Thursday, April 26, 2012

Ministry of Propaganda

TriMet: Pedestrian Network Analysis Project


Erik H. said...

This is a good thing. In fact it's a great thing.

The problem is that TriMet will fail to implement it. Because TriMet's track record demonstrates that it refuses to properly invest in bus stop amenities, but will overspend on MAX stop amenities. When a MAX line is built, there is total thought to the entire trip; when a bus line is planned, TriMet seems to think that it's role is to stick a bus on the street - and nothing more.

TriMet needs to be consistent. If it wants to play the "we're the transit agency, not the street agency" card - fine, but that must be applied equally regardless of mode. That means it can run the MAX trains but it shouldn't be planning walkways. But if TriMet wants to concern itself with the total trip - that too is fine, provided it applies the logic regardless of mode. A bus rider is not less important than a MAX rider. They are equal. TriMet needs to treat them equally. When TriMet spends $1 million for the entire bus stop project regionwide, but spends several million dollars on a single MAX station retrofit - that's a problem. When TriMet is asking for FTA and ODOT grants for MAX stop improvements, it needs to ask the same for bus stop improvements.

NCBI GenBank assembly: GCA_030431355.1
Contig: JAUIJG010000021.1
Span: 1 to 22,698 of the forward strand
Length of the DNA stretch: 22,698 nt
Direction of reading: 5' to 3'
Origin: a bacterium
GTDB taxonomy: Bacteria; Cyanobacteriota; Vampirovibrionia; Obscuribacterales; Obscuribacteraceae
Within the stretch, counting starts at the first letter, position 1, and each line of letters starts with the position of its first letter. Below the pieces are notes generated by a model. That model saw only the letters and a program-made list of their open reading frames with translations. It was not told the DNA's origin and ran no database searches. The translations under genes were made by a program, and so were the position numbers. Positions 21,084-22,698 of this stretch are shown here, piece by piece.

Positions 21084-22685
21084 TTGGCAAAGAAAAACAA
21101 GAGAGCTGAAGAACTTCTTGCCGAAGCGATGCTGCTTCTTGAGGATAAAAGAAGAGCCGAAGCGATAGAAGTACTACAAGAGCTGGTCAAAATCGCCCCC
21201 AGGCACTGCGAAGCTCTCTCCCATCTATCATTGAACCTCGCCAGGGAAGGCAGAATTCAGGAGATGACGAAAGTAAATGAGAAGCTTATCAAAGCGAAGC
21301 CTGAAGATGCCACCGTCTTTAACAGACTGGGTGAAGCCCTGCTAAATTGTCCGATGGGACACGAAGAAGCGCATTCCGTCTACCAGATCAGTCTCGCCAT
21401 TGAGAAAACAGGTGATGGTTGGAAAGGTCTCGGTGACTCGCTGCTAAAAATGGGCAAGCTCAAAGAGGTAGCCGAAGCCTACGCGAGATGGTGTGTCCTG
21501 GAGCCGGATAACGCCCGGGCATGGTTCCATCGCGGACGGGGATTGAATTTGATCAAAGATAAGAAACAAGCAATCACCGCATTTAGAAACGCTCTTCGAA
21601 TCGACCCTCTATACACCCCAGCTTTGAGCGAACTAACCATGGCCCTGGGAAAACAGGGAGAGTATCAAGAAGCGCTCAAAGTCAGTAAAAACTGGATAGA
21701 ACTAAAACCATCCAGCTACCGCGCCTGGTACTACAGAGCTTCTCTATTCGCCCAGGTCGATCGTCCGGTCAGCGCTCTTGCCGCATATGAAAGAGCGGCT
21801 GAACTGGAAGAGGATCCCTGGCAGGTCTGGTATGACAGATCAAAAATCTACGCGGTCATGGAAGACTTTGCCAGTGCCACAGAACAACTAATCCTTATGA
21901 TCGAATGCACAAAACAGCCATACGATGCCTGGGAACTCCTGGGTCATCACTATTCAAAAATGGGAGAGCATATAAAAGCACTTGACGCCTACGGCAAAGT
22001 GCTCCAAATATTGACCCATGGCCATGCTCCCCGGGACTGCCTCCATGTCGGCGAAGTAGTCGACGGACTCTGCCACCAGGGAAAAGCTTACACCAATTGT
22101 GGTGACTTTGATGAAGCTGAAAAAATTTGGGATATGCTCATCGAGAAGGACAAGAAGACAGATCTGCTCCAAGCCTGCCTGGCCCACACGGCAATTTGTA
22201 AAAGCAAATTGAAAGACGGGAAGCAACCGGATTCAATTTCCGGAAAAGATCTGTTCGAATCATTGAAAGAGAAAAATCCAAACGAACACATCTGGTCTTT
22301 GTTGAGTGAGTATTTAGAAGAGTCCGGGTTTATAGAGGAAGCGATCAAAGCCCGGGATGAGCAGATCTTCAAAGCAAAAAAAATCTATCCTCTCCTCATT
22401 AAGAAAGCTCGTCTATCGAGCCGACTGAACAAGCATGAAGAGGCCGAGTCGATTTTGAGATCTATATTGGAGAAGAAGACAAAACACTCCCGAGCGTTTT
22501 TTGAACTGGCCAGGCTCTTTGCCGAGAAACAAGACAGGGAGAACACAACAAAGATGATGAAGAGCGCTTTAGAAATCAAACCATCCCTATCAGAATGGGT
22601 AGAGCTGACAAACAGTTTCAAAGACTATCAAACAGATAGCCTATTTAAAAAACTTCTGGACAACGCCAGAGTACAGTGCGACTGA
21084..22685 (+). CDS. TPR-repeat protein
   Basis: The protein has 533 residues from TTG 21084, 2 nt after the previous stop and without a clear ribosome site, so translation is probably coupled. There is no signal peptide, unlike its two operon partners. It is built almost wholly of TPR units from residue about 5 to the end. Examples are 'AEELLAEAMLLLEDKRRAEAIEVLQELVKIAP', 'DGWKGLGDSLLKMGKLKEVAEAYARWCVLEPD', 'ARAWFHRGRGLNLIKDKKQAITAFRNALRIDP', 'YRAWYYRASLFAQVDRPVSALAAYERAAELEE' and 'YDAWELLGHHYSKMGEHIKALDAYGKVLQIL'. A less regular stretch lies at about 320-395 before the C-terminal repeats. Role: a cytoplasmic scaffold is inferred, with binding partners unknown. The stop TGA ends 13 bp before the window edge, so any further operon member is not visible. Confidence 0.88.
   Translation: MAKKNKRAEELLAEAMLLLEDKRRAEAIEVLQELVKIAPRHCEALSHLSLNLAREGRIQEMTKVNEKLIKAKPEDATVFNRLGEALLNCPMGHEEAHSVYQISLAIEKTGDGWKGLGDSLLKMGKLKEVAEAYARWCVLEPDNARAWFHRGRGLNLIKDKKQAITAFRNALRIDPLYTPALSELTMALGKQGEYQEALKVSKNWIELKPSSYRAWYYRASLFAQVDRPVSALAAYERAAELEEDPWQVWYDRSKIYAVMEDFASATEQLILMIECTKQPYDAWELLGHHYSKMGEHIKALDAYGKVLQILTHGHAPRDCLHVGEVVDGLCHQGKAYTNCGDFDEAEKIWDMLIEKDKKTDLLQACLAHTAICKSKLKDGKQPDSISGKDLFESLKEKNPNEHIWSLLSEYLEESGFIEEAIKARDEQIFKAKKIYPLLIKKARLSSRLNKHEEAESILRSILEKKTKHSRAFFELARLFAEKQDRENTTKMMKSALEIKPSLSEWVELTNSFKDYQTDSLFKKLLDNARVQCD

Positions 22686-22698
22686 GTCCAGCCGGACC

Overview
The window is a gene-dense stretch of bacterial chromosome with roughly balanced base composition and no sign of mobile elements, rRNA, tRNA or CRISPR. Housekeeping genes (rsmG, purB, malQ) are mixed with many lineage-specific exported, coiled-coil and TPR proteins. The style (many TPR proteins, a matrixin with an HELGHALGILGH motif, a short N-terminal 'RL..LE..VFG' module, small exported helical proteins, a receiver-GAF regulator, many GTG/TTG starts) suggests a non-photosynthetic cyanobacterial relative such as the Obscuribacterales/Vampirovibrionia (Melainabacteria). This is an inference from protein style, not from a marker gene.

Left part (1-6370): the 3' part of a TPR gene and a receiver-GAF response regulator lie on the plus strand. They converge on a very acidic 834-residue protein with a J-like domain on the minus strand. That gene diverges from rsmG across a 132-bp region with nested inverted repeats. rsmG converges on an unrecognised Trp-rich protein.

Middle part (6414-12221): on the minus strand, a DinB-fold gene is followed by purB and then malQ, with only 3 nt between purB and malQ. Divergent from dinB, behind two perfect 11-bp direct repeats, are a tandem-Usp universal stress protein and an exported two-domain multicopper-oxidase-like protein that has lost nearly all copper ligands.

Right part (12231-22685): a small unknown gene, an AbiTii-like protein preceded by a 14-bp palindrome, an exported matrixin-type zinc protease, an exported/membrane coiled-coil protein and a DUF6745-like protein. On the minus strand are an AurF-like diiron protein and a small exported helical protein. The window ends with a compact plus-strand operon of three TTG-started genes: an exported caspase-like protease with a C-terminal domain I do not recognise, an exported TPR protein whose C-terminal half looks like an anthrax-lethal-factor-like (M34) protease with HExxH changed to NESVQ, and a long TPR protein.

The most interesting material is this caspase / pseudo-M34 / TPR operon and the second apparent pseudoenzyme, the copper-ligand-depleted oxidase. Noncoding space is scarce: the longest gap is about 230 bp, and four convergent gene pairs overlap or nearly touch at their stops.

Jason McHuff said...

What exact walkways has TriMet funded that were well outside its construction zone, and without any help from local governments?

How many riders use a MAX station compared to an average bus stop? What is the average distance people have to walk to reach a MAX station vs. a bus stop?

Also, I'm still waiting for responses here and here.